While the right to possess firearms is provided for in the U.S.’s Second Amendment, such a right is not spelled out in Canada’s Constitution, which begs the question: Do landlords have the right to penalize tenants for possessing a firearm?
“From my experience as a police officer and a landlord, a landlord has no rights to dictate if a person can have a firearm in their residence,” said Corry van Iersel, an investor and agent with The Vancor Group, Re/Max Real Estate Centre.
“Landlords can only enforce landlord and tenant legislation, and while I'm not a lawyer or paralegal, I'm confident there's nothing a landlord can do to prevent a tenant from having a firearm, if they are doing it in accordance with the criminal code regulations.”
A few years ago, Canada made it mandatory to have a gun safe in the home for storing firearms, which was on top of the trigger locks that had been previously mandated. “There are rules and regulations on how to keep firearm secured in your home,” added Todor Yordanov, an investor and sales representative at Right at Home Realty.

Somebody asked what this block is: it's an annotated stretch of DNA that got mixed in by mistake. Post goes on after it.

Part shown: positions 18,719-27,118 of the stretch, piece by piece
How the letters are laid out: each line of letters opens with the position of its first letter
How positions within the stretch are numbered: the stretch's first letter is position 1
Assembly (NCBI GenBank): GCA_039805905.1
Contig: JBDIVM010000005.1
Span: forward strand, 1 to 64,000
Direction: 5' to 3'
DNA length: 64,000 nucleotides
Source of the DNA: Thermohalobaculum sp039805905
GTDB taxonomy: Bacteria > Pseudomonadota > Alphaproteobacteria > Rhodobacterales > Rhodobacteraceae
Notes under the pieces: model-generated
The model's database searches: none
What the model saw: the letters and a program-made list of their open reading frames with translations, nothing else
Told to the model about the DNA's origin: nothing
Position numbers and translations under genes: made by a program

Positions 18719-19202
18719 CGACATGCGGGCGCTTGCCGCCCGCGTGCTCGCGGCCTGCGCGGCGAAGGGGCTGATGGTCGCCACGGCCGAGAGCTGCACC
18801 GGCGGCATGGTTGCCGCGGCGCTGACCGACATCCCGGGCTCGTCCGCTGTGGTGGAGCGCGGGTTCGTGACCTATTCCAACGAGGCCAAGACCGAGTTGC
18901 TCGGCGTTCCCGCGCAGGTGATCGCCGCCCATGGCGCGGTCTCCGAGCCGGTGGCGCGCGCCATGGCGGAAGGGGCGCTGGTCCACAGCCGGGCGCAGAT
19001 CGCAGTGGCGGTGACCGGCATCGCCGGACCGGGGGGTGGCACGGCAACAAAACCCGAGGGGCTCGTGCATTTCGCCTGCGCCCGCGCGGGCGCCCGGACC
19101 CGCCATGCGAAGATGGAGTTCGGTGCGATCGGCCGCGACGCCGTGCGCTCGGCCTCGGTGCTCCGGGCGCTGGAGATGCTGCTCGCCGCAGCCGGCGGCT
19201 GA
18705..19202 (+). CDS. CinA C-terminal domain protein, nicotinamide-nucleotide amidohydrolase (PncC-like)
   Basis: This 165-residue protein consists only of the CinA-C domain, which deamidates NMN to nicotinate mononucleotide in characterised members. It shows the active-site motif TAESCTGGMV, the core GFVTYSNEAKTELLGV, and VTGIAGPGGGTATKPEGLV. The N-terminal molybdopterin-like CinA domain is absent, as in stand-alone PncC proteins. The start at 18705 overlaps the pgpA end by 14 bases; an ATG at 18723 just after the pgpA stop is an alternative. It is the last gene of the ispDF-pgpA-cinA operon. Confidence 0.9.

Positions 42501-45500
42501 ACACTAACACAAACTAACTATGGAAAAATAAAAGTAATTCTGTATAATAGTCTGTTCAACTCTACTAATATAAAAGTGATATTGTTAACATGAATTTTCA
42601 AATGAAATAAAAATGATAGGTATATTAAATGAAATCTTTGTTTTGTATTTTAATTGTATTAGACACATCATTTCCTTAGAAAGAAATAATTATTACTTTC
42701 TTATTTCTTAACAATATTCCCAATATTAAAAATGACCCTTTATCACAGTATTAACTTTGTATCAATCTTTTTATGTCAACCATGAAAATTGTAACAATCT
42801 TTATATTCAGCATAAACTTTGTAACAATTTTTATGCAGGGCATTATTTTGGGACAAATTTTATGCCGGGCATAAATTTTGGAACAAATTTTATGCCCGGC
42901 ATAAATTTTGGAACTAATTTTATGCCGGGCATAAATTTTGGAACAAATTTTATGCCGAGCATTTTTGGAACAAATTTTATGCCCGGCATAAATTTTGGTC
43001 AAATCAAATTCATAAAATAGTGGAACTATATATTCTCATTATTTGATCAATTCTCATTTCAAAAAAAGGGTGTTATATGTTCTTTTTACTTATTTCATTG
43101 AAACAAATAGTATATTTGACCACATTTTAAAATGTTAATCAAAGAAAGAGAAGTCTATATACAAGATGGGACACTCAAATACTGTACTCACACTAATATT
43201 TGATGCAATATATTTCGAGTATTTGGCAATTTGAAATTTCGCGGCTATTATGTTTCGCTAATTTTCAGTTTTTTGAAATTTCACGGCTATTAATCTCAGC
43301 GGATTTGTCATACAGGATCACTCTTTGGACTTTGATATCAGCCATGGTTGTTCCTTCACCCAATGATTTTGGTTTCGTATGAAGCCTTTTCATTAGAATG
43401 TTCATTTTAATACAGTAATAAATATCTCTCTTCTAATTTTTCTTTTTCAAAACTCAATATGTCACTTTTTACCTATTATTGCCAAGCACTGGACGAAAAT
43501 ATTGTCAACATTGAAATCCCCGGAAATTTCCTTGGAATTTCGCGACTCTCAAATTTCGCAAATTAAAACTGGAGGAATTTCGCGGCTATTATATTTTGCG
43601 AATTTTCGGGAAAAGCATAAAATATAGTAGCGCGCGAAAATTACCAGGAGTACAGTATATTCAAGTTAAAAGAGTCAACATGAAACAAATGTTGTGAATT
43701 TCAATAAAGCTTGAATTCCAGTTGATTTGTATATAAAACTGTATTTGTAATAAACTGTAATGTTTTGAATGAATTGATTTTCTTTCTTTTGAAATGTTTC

“I have never heard this to be a question or condition on rental properties or to be included in a lease. It is not something that a tenant must disclose. I do believe that most people who own firearms are responsible and take proper care of them.”
Like all potential bumps in the landlord-tenant relationship, if a tenant breaks the law then they can be evicted, added Van Iersel, “whether it be a firearm or drugs, or anything really.”
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A landlord-tenant dispute in Pennsylvania last week resulted in one tenant being shot in the buttocks by his landlord. Another tenant, this one in Minnesota, was evicted by his landlord for keeping a loaded gun in the room he rents at a house with other tenants.